Under these decisions the jurisdictional facts essential for special administration affirmatively appear. The circumstances that appellant actually lived in Berrien County and that the personal representative of the deceased had a claim against him demonstrate that the controverted jurisdictional fact, namely that the deceased had property within Berrien County, existed. The appointment was valid.
As to the question of collusion, the District Court rightly overruled the motion. Appellee was regularly appointed administrator of the estate in Michigan. The motive that actuated these parties in procuring a lawful and valid appointment is immaterial upon the question of identity or diversity of citizenship. Mecom, Adm'r, v. Fitzsimmons Drilling Co., Inc., 284 U.S. 183, 189, 52 S. Ct. 84, 76 L. Ed. 233. See, also, City of Detroit v. Blanchfield, 13 F.(2d) 13, 47 A.L.R. 314 (C.C.A.6).
As to the third question, the original declaration stated a cause of action. While the Ontario statutes were not sufficiently pleaded, they were not only identified by reference, but their substance was stated in the allegations of negligence. The declaration was imperfectly drawn, but it contained averments sufficient to show that the claim asserted was based on the statutes creating the right of action, and was brought by the proper party plaintiff. This being so, it could be amended, and the amendment would relate back to the date of the institution of the action. The District Court did not abuse its discretion in permitting the amendment. Mexican Central Ry. Co. v. Pinkney, 149 U.S. 194, 201, 13 S. Ct. 859, 37 L. Ed. 699. The amended declaration in no way changed the substance of the controversy. It is true that paragraph 14 thereof set out the provisions of a statute not theretofore pleaded or referred to, namely, chapter 27 of the Statutes of Ontario, 1930, whereby the comparative negligence rule is established for that province in personal injury cases. However, the cause of action was the same. It arose out of the same accident which resulted in the same death. Cf. Texas & Pacific Ry. Co. v. Cox, 145 U.S. 593, 603, 12 S. Ct. 905, 36 L. Ed. 829; Atlantic & Pacific R. Co. v. Laird, 164 U.S. 393, 402, 17 S. Ct. 120, 41 L. Ed. 485. The same evidence was required to establish the material allegations of both the original and the amended declaration. As in Missouri, Kansas & Texas Ry. Co. v. Wulf, 226 U.S. 570, 576, 33 S. Ct. 135, 57 L. Ed. 355, the change was in form rather than in substance. Paragraph 14 might properly have been omitted from the amended declaration. Being defensive in its nature, the paragraph properly belonged in a reply, and constituted surplusage as pleaded. Since the amendment merely amplified what the declaration alleged in support of the action already asserted, it was a continuation of the original action; it related back to the filing thereof, and was not barred by the limitation of the statute. Brown v. Erie R. Co., 176 F. 544 (C.C.A.6); Seaboard Air Line Ry. v. Renn, 241 U.S. 290, 36 S. Ct. 567, 60 L. Ed. 1006; New York Central & Hudson River R. Co. v. Kinney, 260 U.S. 340, 43 S. Ct. 122, 67 L. Ed. 294.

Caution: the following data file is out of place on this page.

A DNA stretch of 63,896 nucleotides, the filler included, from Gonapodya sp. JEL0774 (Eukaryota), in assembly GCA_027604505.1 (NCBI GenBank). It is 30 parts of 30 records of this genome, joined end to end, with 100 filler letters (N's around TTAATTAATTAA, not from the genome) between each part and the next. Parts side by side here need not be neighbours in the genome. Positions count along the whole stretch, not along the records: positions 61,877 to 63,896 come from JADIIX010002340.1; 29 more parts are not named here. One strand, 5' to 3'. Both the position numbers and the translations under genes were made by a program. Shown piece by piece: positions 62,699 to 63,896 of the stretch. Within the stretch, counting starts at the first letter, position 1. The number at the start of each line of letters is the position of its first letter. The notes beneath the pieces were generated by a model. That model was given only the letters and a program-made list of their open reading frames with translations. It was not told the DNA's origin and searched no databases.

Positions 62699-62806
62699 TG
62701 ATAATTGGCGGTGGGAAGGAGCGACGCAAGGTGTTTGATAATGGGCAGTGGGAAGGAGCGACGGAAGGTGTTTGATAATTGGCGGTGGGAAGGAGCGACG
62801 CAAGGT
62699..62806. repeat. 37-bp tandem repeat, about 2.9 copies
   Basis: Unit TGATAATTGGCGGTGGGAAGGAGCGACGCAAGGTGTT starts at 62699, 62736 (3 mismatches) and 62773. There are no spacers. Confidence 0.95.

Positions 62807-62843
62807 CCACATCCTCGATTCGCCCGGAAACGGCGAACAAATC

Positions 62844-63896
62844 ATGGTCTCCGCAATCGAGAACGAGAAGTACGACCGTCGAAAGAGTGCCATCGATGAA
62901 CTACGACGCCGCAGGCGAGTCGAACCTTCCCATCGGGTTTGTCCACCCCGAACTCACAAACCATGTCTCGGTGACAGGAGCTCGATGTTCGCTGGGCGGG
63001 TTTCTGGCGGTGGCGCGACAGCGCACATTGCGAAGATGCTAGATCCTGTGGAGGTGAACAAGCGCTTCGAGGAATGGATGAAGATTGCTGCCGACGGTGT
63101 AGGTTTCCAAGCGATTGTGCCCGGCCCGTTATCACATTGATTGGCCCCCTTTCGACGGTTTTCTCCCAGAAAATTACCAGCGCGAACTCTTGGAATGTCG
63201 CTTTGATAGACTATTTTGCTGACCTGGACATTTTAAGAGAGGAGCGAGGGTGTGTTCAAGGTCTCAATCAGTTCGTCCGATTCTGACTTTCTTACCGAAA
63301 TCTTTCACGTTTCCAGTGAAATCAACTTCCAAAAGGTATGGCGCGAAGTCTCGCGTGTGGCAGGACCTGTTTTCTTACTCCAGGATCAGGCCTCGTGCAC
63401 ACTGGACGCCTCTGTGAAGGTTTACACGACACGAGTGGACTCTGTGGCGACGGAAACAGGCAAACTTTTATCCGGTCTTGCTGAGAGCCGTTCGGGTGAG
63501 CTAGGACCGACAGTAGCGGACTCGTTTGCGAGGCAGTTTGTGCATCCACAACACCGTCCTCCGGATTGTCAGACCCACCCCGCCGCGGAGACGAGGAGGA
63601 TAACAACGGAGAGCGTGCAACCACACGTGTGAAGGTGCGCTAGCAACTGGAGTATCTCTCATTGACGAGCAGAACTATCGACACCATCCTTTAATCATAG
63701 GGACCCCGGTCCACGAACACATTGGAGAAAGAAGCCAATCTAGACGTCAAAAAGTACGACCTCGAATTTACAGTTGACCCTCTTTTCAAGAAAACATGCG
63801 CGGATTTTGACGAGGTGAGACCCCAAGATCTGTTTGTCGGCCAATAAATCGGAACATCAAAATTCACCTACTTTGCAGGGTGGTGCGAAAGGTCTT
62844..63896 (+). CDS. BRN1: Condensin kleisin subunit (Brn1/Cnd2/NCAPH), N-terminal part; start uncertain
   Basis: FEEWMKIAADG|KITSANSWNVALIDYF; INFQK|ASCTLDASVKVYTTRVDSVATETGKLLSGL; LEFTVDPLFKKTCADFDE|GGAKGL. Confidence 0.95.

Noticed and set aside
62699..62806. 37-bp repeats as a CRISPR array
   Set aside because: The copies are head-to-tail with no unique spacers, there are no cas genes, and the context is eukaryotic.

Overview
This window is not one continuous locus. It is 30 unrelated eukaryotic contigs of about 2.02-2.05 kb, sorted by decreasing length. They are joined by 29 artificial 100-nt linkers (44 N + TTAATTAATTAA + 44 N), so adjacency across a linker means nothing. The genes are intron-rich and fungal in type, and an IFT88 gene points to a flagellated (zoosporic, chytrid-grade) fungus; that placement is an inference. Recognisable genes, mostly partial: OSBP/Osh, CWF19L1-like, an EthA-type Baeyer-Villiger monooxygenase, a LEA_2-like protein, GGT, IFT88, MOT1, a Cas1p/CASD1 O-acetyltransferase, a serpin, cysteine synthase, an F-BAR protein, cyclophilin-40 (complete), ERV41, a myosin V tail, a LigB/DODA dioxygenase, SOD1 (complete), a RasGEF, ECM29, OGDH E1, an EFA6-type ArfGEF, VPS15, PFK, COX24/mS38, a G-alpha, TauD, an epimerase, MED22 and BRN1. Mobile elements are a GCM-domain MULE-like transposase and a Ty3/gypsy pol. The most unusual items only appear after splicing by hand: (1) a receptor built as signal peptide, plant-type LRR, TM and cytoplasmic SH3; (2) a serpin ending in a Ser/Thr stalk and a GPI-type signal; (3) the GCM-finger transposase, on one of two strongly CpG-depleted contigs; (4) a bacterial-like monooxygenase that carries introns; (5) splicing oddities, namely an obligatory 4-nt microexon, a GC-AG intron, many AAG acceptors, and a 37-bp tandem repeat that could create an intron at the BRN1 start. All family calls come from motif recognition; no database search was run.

The judgment is affirmed.